The virus attacks indiscriminately and its universal onslaught offers our society a singularity of purpose in assessing presidential leadership in a moment of distress. The coronavirus pandemic provides us with a seemingly objective and impartial framework for evaluating presidential leadership.
And so from now onwards, President Masisi’s leadership will be measured in terms of how his administration handled the coronavirus in Botswana. Thus, the coronavirus pandemic is a real-time test of President Masisi leadership acumen.
His administration’s response, in particular, his interventions to minimize infection rates and/or contain the spread of the virus and the quality of care that can be provided to those affected in the prevailing circumstances could make or break his political profile.
The pandemic comes across as a test of competency and leadership for President Masisi and his lieutenants. His response is likely to shape Botswana’s society for many years to come hence the need to grab the opportunity and get it right.
Already, fault-finding critics with their adrenaline running out of control have seized the opportunity to lambast and ridicule President Masisi’s response for failing to inspire confidence mainly on account of his ill-advised and botched recent visit to Namibia to attend an inauguration dance party.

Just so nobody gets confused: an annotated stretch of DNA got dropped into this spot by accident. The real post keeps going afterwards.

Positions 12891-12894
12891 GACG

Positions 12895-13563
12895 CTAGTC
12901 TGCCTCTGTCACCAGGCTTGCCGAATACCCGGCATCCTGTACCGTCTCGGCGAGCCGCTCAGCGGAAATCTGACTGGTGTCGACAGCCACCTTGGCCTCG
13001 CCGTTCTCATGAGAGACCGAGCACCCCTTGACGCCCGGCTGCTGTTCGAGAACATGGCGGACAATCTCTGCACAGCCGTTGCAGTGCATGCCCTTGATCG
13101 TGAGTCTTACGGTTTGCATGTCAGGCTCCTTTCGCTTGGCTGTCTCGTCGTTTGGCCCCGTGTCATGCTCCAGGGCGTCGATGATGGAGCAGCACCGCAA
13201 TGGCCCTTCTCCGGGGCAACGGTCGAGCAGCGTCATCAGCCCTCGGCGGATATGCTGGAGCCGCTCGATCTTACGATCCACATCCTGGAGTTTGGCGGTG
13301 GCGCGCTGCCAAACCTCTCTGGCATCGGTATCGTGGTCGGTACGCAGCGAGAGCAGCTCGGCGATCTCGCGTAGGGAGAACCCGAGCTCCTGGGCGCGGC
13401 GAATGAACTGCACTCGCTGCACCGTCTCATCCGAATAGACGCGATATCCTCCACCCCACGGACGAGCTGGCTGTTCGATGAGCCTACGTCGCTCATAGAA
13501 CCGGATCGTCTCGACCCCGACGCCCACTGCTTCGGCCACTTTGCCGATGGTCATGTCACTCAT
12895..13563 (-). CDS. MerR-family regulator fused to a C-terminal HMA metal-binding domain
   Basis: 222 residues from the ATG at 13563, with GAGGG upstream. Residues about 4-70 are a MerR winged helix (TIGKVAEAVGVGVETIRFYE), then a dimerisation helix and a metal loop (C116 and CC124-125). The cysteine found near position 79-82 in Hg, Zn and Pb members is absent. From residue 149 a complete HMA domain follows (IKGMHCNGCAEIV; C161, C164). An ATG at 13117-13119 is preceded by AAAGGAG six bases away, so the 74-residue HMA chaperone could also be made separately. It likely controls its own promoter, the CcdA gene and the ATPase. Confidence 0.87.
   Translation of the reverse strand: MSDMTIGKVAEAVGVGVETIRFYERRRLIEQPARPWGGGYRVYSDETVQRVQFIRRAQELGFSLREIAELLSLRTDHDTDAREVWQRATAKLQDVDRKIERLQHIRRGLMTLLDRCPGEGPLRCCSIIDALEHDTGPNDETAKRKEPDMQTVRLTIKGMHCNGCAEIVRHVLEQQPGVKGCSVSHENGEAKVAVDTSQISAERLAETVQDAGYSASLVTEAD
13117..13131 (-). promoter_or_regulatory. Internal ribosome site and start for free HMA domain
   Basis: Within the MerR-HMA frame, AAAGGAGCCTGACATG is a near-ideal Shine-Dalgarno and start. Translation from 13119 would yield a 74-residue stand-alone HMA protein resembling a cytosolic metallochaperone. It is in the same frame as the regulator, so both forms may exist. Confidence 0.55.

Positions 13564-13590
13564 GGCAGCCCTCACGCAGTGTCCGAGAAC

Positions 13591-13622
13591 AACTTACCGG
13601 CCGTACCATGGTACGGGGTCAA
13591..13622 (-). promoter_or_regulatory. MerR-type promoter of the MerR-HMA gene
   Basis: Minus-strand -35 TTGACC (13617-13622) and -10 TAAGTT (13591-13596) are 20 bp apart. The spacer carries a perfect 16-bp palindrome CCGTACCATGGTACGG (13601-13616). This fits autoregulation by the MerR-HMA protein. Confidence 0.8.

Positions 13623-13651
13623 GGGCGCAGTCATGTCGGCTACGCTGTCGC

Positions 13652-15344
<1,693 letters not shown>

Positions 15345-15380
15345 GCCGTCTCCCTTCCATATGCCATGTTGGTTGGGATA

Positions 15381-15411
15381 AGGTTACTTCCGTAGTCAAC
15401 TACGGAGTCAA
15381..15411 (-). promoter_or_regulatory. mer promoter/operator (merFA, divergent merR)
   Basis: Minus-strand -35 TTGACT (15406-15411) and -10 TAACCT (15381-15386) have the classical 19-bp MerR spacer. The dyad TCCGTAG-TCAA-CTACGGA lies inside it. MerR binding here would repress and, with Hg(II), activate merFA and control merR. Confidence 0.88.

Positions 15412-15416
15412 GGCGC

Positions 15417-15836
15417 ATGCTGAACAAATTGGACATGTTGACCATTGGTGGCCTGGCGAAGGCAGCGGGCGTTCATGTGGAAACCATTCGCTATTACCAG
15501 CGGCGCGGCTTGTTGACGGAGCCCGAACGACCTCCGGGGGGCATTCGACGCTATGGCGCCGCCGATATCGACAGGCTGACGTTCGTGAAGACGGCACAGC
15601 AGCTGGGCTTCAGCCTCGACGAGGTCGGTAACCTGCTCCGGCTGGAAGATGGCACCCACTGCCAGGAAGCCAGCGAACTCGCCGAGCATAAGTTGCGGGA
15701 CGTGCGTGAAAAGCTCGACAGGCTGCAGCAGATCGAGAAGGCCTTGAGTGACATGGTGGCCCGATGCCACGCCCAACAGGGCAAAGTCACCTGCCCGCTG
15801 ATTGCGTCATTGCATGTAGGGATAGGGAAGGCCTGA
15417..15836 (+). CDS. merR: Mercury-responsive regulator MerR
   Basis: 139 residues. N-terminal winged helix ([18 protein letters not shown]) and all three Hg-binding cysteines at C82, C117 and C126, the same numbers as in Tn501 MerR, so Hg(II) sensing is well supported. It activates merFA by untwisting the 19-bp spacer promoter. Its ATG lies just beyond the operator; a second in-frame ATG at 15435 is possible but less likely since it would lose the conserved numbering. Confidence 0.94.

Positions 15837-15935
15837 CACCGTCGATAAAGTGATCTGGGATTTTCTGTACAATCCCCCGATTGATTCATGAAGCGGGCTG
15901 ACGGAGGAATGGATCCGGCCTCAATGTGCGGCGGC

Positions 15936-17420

Such widespread public disapproval should come as a wakeup call for President Masisi to stop gallivanting, change tact and measure to the devastating virus. Another installment of embarrassing gaffes would likely render him a disastrous president even as his presidency is still at its formative years.
One thing certain is that a natural calamity offers no grace period and offers no to time to learn from own mistakes or to cry for sympathy. For president Masisi, the coronavirus pandemic comes as a necessary evil to show some competence in handling a crisis and prove bigots and critics wrong, desperate and overcome by negative energy.
Most people are already skeptical about the country’s preparedness and President Masisi’s actions between now and the peak period that is surely inevitable, would stand out to prove his worth and rebuff critics and their criticism as infantile imaginations.
Amid deepening uncertainty, pessimism and fear over the virus and its impact on livelihoods, there is an opportunity for President Masisi to create a new republic disconnected from the world of former President Khama that he (President Masisi) inherited. The virus has presented President Masisi with an opportunity to push for a paradigm shift and shape Botswana’s new image and henceforth establish himself as an exceptional steward of national interests.
To start with, there is overwhelming anxiety and fear hence the urgent need for President Masisi to reassure citizens and residents that they are and will be taken care of.